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Cool & Quirky KAMPOT is a much loved destination for Cambodia's Expats.

"The Gods practiced first on Heaven, then they made Kampot" (Kampot Survival Guide). Cool and Quirky Kampot is a much loved destination for Cambodia's Expats

There's a wedding party going on across the river. This is the dry season, so locals take advantage of it putting on weddings pretty much every night of the week. As I lie in bed wondering how much sleep I'm going to get, it suddenly dawns on me that I have a another problem. The directions to this place involved a mosque less 100m away. So at 5am I'm woken by the call to prayer. The guy clearly thinks its too loud, switching down the volume twice but it's too late. He's roused the dogs and they kick off the roosters and now every person and animal in the village is awake. This is life in a Cambodian village and it's too early for me, so I roll over and go back to sleep.

Still, the call to prayer is infinitely more pleasant than the Voice of Vietnam at 6am screeching reminders out across a rural village to lay-about high school graduates to join the army or go to university.

We're not far from the Vietnamese border here, in fact, you can go by boat, but most visitors to Kampot are expats on a weekender from Phnom Penh and there's plenty of well appointed but cheap and casual foreign-owned places for them to stay.

There are A LOT of expats and euro migrants here. More English signage than Cambodian. If you're a foreigner and want to settle in Cambodia and open a quiet little guesthouse this is the place to do it. It doesn't draw the crowds of Siem Reap or the backpacker party scene of Sihanoukville but it gets a steady stream of the chillax crowd. One side of the river stretches with guesthouse after guesthouse, each vying for the title of 'best over-the-water bungalow for 10 bucks a night'. On the other side are the two eco-lodges. That's where I am, well down the dirt road behind a tiny Cham village with nothing beyond it but rural life. A boatman will row you across the river with your bike and bring you back if you're successful in waving and hollering for his attention. It can take a while.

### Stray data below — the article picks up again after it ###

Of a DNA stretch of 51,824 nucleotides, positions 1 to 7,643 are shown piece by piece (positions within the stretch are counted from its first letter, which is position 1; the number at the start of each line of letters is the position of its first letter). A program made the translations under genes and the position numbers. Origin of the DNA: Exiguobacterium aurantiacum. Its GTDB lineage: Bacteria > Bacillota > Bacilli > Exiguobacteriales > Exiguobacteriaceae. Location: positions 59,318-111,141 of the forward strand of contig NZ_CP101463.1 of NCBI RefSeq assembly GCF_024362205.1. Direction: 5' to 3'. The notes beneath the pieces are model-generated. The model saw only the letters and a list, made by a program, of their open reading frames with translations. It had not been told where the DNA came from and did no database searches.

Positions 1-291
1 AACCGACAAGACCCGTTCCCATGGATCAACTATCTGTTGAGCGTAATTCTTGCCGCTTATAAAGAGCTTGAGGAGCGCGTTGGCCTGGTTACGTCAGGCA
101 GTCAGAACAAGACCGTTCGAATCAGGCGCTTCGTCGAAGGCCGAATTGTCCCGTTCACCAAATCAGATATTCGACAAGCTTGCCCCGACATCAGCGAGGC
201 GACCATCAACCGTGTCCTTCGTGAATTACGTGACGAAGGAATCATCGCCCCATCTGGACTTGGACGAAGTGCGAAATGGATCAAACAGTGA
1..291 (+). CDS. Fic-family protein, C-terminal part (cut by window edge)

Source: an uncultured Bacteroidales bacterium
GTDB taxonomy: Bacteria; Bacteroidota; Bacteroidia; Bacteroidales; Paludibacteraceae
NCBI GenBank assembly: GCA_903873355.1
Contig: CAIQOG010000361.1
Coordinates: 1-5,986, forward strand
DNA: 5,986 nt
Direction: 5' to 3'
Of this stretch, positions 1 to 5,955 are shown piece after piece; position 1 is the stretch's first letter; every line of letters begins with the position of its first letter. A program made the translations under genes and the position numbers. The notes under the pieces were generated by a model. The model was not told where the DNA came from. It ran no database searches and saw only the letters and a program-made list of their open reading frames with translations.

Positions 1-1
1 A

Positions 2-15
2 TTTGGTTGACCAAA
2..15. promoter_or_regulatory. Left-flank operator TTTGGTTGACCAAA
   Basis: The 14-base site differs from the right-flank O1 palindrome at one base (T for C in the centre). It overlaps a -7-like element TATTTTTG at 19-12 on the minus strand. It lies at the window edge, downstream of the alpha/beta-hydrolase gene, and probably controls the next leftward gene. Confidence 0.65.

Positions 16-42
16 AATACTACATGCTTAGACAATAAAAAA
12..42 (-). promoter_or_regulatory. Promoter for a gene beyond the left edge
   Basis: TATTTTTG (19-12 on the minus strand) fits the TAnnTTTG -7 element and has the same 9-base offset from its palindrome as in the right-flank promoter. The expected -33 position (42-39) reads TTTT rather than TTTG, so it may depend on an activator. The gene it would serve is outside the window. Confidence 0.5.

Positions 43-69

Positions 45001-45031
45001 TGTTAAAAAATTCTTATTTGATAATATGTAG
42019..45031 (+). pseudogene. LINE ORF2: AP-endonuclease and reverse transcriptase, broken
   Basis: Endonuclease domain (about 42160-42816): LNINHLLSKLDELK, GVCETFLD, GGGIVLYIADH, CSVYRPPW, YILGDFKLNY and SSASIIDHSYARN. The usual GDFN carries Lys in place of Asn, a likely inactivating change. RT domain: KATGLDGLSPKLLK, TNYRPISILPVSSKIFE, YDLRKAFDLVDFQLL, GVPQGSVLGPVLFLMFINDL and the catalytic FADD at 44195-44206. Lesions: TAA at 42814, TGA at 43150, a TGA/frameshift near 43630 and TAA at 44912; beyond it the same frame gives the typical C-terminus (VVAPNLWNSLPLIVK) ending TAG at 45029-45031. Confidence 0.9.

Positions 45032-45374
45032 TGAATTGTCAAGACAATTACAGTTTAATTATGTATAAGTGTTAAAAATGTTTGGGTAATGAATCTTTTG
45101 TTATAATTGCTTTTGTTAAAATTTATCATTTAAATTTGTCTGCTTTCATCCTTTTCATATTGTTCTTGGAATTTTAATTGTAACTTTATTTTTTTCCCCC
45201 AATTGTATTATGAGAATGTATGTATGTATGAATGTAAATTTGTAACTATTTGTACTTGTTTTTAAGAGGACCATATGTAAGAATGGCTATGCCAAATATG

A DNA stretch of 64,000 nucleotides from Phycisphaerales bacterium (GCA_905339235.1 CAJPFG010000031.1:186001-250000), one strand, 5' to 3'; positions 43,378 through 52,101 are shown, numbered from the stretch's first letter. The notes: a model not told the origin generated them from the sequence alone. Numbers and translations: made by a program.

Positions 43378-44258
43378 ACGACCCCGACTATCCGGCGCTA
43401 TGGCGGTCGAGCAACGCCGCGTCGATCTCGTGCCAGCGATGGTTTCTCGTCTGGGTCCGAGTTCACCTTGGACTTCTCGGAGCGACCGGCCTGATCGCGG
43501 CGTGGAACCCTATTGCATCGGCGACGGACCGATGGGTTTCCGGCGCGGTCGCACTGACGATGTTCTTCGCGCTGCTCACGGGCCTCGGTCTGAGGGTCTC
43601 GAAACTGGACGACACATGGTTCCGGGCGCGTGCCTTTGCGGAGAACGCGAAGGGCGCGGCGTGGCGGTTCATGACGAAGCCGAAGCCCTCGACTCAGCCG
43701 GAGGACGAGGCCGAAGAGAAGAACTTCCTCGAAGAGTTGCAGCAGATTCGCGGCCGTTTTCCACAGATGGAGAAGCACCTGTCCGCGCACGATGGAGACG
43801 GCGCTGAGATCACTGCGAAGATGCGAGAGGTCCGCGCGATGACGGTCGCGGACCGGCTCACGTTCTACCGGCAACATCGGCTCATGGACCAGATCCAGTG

This is the real Cambodia. Just 5 clicks from town you actually start to see how the 80% live. Away from the dust and bustle of the big city and tourist spots, it's the Cambodia we want to experience. Although it has a distinctly foreign element to it, it's limited itself and blends well. Those who come here love the country and its culture and will wholeheartedly tell you why they choose to be here and give insight you might otherwise miss as a tourist. Of course you can get further of the beaten track than Kampot but this is a curious half-way point between tourist and local. An interesting intersection of east and west.


Back in Kampot, it's best to keep cool hopping between the cafes and bars. There are dozens of them down the riverside and every other guesthouse seems to have a restaurant or rooftop bar.

Kampot has some quirky local character about it. Crusty colonial buildings line wide, sleepy streets punctuated by colourful monuments and neon bridges. In the centre of town is an enormous concrete durian fruit sitting on a roundabout, to remind us, I guess, that this is the durian capital of Cambodia, though I haven't seen a single one since I arrived.

There are also some weary-looking westerners here. Spindly legged, bare-chested and leather tanned with greying ponytails they look like they came in a gap year when travellers still believed Lonely Planet had found something new, and haven't left. Maybe because LPs maps are so notoriously shit they couldn't find their way past the durian fruit roundabout and out of town.